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Top 10 Facts About Girls’ Education in Nepal

Top 10 Facts About Girls' Education in Nepal
Nepal is one of nine Asian countries carrying the status of “least developed.” Any instability the country faced was intensified by the 2015 earthquake that killed over 6,000 people. One of the sectors tied to country’s much-needed development is, of course, education. To get a sense of the status of the education system in the country, in the text below the top 10 facts about girls’ education in Nepal are presented.

Top 10 Facts about Girls’ Education in Nepal

  1. In 2015, 48.05 percent of women older than 15 did not have any form of education. Of the total population aged 15 and older, 36.15 percent did not have any education. This rate increases with age as 91.61 percent of women in the age group from 60 to 64 did not have any form of education.
  2. Gender-separate bathrooms are only available in one-third of schools in Nepal. This deters some from attending school over concerns of modesty or, sometimes, inability to follow religious guidelines that require separation of toilets.
  3. A project conducted in recent years found that 72 percent of students in Nepal saw their peers involved in gender-related violent situations though only 55 percent took action against it. Thus, schools cannot be considered a safe space for female students.
  4. Forty-one percent of Nepali women between ages 20 and 24 are married before the age of 18. Child marriage is most prevalent among less educated, poor women. Improving female education may improve the childhood marriage rate.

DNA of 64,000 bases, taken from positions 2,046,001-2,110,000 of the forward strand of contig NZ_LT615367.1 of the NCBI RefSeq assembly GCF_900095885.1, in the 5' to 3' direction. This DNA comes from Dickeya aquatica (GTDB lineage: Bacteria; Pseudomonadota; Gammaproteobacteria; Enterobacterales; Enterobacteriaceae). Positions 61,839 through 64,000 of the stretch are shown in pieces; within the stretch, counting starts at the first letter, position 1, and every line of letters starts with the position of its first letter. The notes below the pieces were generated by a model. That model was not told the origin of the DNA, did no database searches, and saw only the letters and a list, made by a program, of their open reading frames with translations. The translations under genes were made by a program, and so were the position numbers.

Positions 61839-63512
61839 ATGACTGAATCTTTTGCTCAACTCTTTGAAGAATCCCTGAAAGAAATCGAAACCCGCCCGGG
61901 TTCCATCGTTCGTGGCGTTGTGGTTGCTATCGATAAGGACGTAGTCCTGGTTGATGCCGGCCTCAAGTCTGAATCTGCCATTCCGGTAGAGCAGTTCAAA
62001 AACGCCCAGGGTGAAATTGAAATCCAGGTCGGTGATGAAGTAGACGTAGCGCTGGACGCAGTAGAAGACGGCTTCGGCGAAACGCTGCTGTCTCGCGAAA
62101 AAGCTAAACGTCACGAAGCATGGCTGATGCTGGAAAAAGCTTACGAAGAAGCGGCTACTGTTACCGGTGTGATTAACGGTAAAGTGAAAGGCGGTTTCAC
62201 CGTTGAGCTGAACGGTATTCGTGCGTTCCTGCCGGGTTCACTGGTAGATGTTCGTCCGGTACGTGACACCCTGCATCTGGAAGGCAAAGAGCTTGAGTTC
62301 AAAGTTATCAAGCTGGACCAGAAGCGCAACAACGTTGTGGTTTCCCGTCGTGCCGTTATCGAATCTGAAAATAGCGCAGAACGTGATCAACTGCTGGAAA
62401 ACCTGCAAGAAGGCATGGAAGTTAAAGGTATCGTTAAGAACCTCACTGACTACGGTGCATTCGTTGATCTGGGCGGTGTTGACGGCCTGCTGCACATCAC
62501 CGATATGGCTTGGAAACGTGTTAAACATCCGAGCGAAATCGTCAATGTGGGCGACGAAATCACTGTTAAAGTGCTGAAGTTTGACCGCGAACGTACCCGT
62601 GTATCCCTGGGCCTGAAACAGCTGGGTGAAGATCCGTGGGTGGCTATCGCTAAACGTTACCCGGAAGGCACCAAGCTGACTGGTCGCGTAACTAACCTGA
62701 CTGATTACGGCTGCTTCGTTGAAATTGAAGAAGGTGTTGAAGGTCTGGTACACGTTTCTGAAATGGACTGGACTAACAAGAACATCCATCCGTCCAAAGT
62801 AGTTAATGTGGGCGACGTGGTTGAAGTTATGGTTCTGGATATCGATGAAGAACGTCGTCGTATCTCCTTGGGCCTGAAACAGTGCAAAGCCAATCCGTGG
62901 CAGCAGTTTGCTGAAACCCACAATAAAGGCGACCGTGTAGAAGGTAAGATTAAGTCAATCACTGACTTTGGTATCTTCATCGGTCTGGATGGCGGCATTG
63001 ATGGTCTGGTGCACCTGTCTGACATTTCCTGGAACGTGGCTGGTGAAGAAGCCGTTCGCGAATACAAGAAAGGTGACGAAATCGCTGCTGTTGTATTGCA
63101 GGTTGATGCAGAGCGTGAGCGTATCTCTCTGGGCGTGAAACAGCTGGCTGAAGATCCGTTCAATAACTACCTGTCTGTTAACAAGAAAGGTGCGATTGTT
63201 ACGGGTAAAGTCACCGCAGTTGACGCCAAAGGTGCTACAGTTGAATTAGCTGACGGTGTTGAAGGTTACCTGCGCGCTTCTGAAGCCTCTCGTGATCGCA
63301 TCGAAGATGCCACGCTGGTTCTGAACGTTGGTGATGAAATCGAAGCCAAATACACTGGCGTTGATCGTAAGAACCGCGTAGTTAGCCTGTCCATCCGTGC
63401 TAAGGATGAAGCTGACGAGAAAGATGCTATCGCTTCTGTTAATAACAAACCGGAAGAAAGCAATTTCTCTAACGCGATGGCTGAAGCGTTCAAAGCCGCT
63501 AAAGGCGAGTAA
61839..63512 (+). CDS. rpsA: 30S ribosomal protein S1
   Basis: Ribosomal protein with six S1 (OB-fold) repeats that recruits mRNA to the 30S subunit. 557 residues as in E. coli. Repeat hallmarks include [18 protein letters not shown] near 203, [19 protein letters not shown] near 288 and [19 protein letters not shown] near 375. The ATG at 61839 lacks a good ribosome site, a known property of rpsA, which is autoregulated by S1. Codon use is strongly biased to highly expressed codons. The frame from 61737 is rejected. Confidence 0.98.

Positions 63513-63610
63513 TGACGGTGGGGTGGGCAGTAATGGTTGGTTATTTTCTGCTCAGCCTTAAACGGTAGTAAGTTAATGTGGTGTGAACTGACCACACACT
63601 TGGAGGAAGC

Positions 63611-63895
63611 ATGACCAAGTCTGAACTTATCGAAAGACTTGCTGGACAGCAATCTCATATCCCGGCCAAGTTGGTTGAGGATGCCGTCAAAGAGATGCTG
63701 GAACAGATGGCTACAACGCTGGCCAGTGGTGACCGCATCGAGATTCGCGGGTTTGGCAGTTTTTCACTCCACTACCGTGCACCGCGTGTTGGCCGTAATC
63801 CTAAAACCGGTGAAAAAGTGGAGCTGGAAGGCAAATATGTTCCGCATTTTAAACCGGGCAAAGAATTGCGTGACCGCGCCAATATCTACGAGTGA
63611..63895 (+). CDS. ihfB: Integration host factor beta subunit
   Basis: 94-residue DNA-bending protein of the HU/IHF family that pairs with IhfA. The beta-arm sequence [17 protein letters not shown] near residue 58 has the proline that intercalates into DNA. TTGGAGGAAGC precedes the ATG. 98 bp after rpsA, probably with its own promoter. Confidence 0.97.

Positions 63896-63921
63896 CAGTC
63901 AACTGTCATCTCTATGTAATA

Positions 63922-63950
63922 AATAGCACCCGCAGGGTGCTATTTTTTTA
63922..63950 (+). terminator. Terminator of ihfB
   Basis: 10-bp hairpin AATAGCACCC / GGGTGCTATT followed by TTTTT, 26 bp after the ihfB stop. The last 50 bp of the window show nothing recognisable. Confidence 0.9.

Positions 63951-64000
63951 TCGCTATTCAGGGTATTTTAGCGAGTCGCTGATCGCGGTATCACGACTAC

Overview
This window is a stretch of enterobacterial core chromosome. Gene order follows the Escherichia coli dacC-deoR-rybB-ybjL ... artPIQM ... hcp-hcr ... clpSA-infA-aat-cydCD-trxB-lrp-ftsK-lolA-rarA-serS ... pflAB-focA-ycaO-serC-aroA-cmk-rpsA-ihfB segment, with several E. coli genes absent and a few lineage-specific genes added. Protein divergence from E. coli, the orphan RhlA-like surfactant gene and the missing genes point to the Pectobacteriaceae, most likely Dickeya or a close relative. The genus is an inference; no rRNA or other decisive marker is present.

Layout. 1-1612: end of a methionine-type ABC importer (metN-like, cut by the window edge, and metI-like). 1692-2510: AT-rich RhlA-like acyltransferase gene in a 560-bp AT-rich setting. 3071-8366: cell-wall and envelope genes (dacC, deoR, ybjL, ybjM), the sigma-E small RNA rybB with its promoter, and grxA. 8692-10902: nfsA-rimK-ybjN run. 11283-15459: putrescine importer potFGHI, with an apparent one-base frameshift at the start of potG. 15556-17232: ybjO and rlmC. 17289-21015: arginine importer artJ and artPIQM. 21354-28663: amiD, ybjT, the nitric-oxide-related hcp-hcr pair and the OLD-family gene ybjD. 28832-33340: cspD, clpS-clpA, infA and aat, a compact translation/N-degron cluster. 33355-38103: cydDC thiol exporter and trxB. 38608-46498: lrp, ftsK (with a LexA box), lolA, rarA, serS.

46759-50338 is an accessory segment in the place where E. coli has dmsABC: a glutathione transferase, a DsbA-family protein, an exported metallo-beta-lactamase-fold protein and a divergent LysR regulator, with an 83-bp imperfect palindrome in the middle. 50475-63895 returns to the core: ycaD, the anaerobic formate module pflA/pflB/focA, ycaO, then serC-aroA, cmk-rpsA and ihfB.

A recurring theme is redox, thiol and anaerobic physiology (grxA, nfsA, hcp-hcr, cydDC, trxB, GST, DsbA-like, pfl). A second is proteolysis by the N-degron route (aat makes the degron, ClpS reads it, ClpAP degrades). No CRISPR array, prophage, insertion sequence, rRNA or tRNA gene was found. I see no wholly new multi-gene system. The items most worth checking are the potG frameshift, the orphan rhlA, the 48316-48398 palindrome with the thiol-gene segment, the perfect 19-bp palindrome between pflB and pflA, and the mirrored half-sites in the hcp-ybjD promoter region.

5. The practice of chhaupadi often prevents women from attending school. Chhaupadi involves the banishing of girls who are menstruating to sheds where they are forced to suffer alone and risk catching illnesses. This dangerous practice, which was legally banned in 2005, still persists.
  6. Only about 11.8 percent of Dalit (lowest caste in Nepal) women are in secondary school. This indicates that education is both an issue of gender and class division.
  7. In Nepal, 44 percent of primary school teachers are female. This is the most encouraging fact about girls’ education in the country since this suggests that there is something near gender equality in teaching professions. This fact may be encouraging to young school girls.
  8. Only about 25 percent of women in Nepal enroll in higher education and their presence is particularly weak in technical and vocational education programs. Instead, there are large numbers of women in, for example, health-related professions such as nursing. In other words, professions are somewhat gender-segregated in the country.
  9. Though the quality of education in Nepal is not high, school enrollment rates are increasing across genders. Since 1990, the primary school enrollment rate has increased from 64 to 96 percent. Nepal is working to improve its education system by providing wider access to education.
  10. The Government of Nepal has developed the School Sector Development Plan (SSDP) that will last from 2016 to 2023. This plan is part of the country’s goal of graduating from the status of a least developed country by the year 2022. The plan will look to instigate growth in the Nepali education program and ensure quality education for all citizens.

In recent years, Nepal has faced great hardship. After the 2015 earthquake, the country faced the unwieldy challenge of rebuilding much of its infrastructure, including education facilities. Organizations like USAID supported this effort by helping the government establish temporary learning centers across the country.

Though Nepal faces great challenges, many are encouraged by some of the country’s efforts toward bettering its education system and promoting gender equity.

These 10 facts about girls’ education in Nepal suggest that though the country has a long way to go before being considered as well-developed, progress is being made in the education sector.

– Julia Bloechl

Photo: Flickr